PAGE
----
Got E-Waste? We’ll Take It.

Are we in the midst of an e-waste crisis? Eco-Cell believes so.

The Kentucky-based company dedicates itself to properly disposing of old, broken, and unwanted electronics, which contain toxins that can pollute the air and water when left in a landfill. Yet, these devices contain precious metals and other materials that could be reused and/or recycled.

Birch Aquarium at Scripps is proud to be a new collection site for the company. In addition to helping reduce the environmental impacts from discarded electronics, the aquarium receives money for each device, which is directed into our educational and exhibit programs.

Our new collection bin. Pretty, isn't it?

Eco-Cell has a strict “no landfill” policy, which ensures that no part of any device sent to them ends up in a landfill. Instead, their goal is to reuse and sell as many parts as possible. To encourage organizations to join the effort, they pay $5-$50 for each device.

Below is a list of items Eco-Cell will accept, regardless of age or condition:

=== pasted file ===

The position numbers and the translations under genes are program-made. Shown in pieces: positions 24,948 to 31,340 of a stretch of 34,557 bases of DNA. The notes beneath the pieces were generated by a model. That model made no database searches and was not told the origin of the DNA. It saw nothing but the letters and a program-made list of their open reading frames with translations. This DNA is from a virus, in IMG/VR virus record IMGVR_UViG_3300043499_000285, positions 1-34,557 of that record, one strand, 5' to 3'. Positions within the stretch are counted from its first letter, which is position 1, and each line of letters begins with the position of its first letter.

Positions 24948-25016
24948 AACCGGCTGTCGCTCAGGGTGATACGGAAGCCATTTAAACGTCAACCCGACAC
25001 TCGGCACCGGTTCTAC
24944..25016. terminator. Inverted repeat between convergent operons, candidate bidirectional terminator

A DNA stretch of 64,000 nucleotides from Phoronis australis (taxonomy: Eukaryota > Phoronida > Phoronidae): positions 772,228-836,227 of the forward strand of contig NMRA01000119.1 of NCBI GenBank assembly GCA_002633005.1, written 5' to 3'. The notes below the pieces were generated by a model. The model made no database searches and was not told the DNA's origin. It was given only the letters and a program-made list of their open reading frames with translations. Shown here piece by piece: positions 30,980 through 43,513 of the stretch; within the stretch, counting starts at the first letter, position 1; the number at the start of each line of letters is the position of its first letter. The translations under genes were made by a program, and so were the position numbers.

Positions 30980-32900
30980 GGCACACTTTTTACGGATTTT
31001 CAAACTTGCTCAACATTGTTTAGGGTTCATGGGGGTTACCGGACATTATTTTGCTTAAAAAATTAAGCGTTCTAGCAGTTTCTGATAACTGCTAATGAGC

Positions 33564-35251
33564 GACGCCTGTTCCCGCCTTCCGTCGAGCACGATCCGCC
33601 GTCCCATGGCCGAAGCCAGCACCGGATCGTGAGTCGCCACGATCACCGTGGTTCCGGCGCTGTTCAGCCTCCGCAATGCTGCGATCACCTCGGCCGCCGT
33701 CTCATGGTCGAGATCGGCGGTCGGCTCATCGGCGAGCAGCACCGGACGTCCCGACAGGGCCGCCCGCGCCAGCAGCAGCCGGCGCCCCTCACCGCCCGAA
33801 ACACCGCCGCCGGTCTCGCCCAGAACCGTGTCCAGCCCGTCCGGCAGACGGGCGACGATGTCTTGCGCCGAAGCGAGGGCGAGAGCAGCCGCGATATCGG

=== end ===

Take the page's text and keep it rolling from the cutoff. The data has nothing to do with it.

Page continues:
Cell phones
Cell phone accessories
Digital cameras
iPods and MP3 players
Handheld game systems
GPS handheld units
Portable hard drives

So, stop by our new collection bin inside the Galleria during your next visit or drop off your unwanted electronics at the ticket booth. This is a great way to support Birch Aquarium and help the environment!

Un-Fun Fact: There are more than 260 million cell phone users (85% of the population) in the U.S. alone with nearly 1 billion currently in retirement. It’s been estimated that only 10% of unwanted cell phones are recycled each year.

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  • Makaela
    March 3, 2012 at 5:28 pm


    Last time I checked Home Depot takes dead batteries and light bulbs to dispose of properly (near their returns desk I believe). Maybe worth a shot giving them a call and see if they still do that.

  • Scripps Institution of Oceanography UC San Diego